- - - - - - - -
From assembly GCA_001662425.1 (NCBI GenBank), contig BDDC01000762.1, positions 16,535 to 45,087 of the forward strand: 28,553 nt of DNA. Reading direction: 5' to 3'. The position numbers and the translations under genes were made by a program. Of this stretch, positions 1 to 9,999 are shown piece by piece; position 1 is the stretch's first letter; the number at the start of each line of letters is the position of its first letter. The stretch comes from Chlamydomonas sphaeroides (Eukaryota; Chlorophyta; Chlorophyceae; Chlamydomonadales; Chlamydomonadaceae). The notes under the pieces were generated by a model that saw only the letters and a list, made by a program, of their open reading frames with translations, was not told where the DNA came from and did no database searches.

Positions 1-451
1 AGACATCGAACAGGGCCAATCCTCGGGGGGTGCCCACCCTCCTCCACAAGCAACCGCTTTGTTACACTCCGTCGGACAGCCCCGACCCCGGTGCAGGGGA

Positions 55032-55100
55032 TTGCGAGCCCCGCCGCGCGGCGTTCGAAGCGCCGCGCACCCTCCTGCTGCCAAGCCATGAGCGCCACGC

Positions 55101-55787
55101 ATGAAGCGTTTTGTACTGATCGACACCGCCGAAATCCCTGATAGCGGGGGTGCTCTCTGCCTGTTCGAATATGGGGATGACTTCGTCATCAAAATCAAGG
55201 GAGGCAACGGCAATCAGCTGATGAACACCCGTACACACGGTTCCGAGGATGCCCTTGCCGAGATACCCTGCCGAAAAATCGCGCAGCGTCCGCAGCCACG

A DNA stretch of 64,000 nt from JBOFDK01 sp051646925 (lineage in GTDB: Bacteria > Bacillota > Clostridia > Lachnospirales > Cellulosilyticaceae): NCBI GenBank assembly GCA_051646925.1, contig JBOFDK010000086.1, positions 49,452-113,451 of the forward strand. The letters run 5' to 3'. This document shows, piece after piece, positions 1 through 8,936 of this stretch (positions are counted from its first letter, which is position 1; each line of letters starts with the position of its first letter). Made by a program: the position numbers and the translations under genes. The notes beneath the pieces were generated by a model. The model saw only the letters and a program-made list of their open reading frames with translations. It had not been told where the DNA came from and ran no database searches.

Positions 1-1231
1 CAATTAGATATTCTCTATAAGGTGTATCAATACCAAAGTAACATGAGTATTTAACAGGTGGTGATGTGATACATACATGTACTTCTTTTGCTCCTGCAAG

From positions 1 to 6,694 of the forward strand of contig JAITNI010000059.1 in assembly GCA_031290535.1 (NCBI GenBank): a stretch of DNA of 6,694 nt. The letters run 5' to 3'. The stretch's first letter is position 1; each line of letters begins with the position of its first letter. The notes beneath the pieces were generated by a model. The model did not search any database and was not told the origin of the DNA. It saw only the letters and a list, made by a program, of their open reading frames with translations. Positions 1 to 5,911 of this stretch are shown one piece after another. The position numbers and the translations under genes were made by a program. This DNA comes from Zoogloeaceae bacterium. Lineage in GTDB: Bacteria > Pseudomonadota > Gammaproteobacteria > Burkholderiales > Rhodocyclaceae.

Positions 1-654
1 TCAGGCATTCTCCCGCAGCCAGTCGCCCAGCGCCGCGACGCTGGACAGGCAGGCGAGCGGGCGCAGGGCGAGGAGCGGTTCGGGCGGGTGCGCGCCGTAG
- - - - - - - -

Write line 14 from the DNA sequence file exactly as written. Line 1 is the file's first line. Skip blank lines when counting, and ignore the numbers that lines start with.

1 TCAGGCATTCTCCCGCAGCCAGTCGCCCAGCGCCGCGACGCTGGACAGGCAGGCGAGCGGGCGCAGGGCGAGGAGCGGTTCGGGCGGGTGCGCGCCGTAG